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How COVID has breathed new life into Queensland's 'Opera House of the Outback'

Statewide

Opened by the Queen, one of regional Queensland’s tourist jewels is regaining its lustre thanks to a make-over and a coronavirus reset.

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It was once hailed as the Opera House of the Outback before time took its toll on the appearance and functionality of the Australian Stockman’s Hall of Fame and Outback Heritage Centre in Longreach.

Now the centre that pays homage to Australia’s bush pioneers and pastoralists has a new lease on life, thanks to some timely renovations and a post-COVID promotional campaign that’s hit the mark with domestic travellers.

“In terms of destination marketing, when you talk about COVID silver linings it’s probably one of the best things to happen to outback Queensland,” the centre’s chief executive Lloyd Mills told InQueensland.

“It’s been a real eye-opener for us and a real eye-opener for our visitors, who just can’t believe how much there is to do and see out here.”

Previous visitors to the Hall of Fame are sure to notice sorely-needed renovations that had been planned for the region’s off-season later this summer, but were brought forward to coincide with the enforced pandemic shutdown.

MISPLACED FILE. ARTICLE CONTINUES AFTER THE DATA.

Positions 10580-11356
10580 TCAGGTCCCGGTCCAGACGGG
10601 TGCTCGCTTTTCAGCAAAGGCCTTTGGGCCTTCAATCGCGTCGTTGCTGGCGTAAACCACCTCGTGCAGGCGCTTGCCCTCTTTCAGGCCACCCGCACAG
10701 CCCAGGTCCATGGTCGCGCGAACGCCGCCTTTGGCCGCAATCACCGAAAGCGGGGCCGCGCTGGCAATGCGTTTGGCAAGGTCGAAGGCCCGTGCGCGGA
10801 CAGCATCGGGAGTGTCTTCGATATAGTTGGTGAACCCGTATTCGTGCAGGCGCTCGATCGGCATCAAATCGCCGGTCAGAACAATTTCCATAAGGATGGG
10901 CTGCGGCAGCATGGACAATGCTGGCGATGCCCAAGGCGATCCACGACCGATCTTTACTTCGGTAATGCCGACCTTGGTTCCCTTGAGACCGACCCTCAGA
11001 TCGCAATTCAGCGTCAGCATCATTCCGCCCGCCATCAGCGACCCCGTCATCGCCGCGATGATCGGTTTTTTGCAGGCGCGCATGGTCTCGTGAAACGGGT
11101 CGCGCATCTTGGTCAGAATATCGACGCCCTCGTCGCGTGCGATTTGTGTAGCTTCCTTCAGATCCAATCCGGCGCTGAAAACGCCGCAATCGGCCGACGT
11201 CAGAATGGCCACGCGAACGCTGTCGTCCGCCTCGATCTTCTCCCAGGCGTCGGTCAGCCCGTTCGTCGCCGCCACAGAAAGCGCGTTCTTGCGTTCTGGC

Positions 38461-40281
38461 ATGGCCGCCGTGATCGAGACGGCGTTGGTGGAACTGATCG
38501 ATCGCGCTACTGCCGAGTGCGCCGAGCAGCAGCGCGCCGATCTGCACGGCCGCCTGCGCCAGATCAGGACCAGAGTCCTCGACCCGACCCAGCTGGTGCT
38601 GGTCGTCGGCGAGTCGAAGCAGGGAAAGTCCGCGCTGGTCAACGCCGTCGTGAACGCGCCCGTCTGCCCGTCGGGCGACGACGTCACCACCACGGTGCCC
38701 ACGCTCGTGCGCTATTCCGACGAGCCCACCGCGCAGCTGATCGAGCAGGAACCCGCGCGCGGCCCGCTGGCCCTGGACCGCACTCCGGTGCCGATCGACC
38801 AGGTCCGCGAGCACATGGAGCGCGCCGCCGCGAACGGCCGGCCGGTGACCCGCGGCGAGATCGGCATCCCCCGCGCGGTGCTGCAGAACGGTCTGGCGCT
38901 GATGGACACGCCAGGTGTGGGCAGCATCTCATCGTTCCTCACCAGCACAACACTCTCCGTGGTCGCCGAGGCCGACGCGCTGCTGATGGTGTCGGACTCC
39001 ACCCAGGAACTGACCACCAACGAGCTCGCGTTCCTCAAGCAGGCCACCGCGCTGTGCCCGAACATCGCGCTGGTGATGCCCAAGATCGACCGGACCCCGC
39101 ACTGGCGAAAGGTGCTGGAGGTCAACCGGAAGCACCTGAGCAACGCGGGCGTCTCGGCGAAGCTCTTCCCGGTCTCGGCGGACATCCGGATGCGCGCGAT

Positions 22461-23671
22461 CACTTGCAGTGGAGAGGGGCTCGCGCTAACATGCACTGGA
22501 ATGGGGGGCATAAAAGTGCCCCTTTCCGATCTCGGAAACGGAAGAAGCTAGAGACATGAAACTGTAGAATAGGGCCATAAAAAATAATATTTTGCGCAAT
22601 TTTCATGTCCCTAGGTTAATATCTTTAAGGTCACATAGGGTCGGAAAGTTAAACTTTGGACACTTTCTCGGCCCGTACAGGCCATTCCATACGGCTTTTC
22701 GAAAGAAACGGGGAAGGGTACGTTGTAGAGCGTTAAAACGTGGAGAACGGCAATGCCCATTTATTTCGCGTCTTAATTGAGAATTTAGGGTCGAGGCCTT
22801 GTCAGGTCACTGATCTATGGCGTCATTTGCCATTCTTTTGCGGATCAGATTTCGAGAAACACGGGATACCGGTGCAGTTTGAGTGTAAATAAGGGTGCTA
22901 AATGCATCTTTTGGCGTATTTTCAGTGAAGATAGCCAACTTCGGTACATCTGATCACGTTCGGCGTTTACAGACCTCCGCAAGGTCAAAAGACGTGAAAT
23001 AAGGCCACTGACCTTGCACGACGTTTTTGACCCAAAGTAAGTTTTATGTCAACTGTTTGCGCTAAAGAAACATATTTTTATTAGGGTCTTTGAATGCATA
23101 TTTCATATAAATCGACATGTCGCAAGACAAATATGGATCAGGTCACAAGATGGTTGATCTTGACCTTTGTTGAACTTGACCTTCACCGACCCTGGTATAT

The extra time has served the venue well and means the upgrades were completed in time for when COVID restrictions to travel within the State were lifted in June.

“That’s been a real bonus as we had originally planned for the works to be finished in time for the peak season starting in April 2021,” Mills said.

“So now we have the benefit of the new-look, coinciding with the influx of visitors who we weren’t expecting to see for another year when the pandemic first hit.

“When we closed in February, we battened down the hatches and didn’t expect we’d re-open until April next year.

“Numbers are now very good, better than we ever expected, averaging about 250 a day.”

After being opened by the Queen during Australia’s bicentenary celebrations in 1988, the centre fell victim to a series of disjointed works over the subsequent three decades, gradually hampering the functionality of the building, diminishing its operational efficiency and eroding the visitor experience.

Contracting m3architecture and Brian Hooper Architect to complete the biggest overhaul in the centre’s history, the renovation has installed a new entry to the venue that forms a light-filled, open series of colourful spaces designed to engage and excite visitors.

“It’s a transformative project. The upgrade is really about the welcoming you receive in the bush and the welcoming you receive at the Australian Stockman’s Hall of Fame,” Mills said.

“Visitors love it. We certainly see the difference in people’s attitudes when they walk through the door.”

Further upgrades to the centre are planned when the next off-season begins in summer, with works to be completed in time for April 1 next year.

Like other tourist operators in the region, Mills is observing a different demographic of tourist making the journey west for their leisure time.

With international and interstate travel still highly restricted, it means travellers once favouring overseas destinations are spending their money in regional attractions, restaurants, pubs and motels.

“The whole region is benefiting and there’s been a lot of pressure on businesses to keep up with demand, especially with COVID-safe distancing restricting numbers,” Mills said.

“My advice to anyone still planning to head out west for a holiday is to book ahead as much as you can to avoid disappointment.”

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